The United States has reacted with alarm to news that Turkey has chosen a Chinese company, slapped with US sanctions, to build its first long-range air defence and anti-missile system.
China Precision Machinery Export-Import Corp (CPMIEC) beat out competition from a US partnership of Raytheon and Lockheed Martin, Russia's defence, and the Italian-French consortium defence in the tender, worth $4bn according to Turkish media.
[The US has] conveyed our serious concerns about the Turkish government's contract discussions with a US-sanctioned company for a missile defense system that will not be interoperable with defence systems or collective defense capabilities.
Turkey is a key regional ally to the United States, and currently has US-built Patriot missile systems deployed on its border to deter incoming attacks from Syria.
CPMIEC has been hit by a series of US sanctions over the past decade, accused of selling arms and missile technology to Iran and Pakistan, meaning that all US groups and individuals are barred from doing business with it.
The US has "conveyed our serious concerns about the Turkish government's contract discussions with a US-sanctioned company for a missile defence system that will not be interoperable with NATO systems or collective defense capabilities," State Department spokeswoman Jen Psaki said on Monday.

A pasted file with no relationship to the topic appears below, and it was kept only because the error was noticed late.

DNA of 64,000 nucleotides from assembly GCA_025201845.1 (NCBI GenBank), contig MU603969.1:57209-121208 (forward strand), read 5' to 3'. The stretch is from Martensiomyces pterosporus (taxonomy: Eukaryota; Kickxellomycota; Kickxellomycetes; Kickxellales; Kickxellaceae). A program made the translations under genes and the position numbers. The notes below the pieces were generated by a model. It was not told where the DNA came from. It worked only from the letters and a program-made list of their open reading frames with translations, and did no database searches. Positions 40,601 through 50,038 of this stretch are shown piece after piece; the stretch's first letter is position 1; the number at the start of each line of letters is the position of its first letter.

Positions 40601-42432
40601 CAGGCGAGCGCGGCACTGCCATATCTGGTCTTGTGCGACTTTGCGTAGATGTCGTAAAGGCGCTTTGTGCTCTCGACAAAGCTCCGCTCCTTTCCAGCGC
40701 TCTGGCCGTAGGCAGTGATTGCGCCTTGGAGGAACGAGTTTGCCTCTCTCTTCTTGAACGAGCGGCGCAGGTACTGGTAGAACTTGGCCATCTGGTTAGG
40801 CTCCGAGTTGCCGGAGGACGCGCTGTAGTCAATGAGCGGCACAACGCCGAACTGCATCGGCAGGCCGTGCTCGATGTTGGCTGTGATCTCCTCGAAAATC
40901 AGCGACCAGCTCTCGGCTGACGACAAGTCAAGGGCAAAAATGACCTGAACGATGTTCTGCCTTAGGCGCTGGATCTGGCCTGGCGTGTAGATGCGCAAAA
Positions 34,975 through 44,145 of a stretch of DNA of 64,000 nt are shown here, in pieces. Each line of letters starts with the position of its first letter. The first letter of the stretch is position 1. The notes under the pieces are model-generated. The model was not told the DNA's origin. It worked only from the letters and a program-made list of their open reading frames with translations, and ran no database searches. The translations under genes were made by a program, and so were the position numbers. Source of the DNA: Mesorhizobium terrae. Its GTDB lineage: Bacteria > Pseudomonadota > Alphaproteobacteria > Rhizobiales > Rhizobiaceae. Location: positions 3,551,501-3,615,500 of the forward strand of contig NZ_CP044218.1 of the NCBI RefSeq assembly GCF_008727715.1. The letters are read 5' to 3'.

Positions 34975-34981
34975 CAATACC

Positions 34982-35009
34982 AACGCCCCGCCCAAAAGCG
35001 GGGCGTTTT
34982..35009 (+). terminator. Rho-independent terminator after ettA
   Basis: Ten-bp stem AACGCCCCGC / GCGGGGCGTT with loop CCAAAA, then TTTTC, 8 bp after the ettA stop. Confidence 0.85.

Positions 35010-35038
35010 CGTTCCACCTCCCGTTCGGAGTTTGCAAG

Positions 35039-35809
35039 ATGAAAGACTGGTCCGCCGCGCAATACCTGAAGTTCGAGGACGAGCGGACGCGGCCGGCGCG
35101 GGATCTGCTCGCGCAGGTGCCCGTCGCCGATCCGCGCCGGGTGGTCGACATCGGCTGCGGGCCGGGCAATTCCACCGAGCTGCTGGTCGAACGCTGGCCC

"Our discussions will continue," she told reporters.
Turkey wants to build its own long-range air defence and anti-missile architecture to counter both enemy aircraft and missiles.
An official statement from Ankara last week said Turkey had "decided to begin talks with the CPMIEC company of the People's Republic of China for the joint production of the systems and its missiles in Turkey."
However, Turkey said on Monday it could still reconsider its decision to co-produce a long-range air and missile defence system with a Chinese firm currently under US sanctions, but said it felt no obligation to heed other countries' blacklists.
"We do not consider anything other than Turkey's interests," Turkish Deputy Prime Minister Bulent Arinc told reporters.
"It is not possible for another country to say, 'I have a problem with them, I had put them on a black list, a red list, how could you give them a tender?'" said Arinc, who also serves as the government's spokesman.
Arinc did not single out the US in his criticism, saying comments from US officials about the decision had been "respectful", but reiterated that Turkey did not need to consult on matters of domestic defence.
"We are a member of NATO and we have had good relations from the beginning with NATO countries, especially the United States.
However, when it comes to the subject of defending Turkey ... we have the power to take a decision without looking to anyone else," he said.
Arinc said that while the deal had not yet been completed, the initial selection had been based on the Chinese offer being the most economical and because some of the production would be carried out in conjunction with Turkey.
Psaki said the US has made clear its concerns to Turkey at a high level and had taken note of comments by Turkey that the deal was not yet final.
If a deal was finalised "then we will talk about that at that point," Psaki added.
In January, NATO began deploying Patriot missile system batteries to help protect Turkey from any spillover of the conflict in neighbouring Syria.
The Patriot missiles, effective against aircraft and short-range missiles, were provided by the United States, Germany and the Netherlands.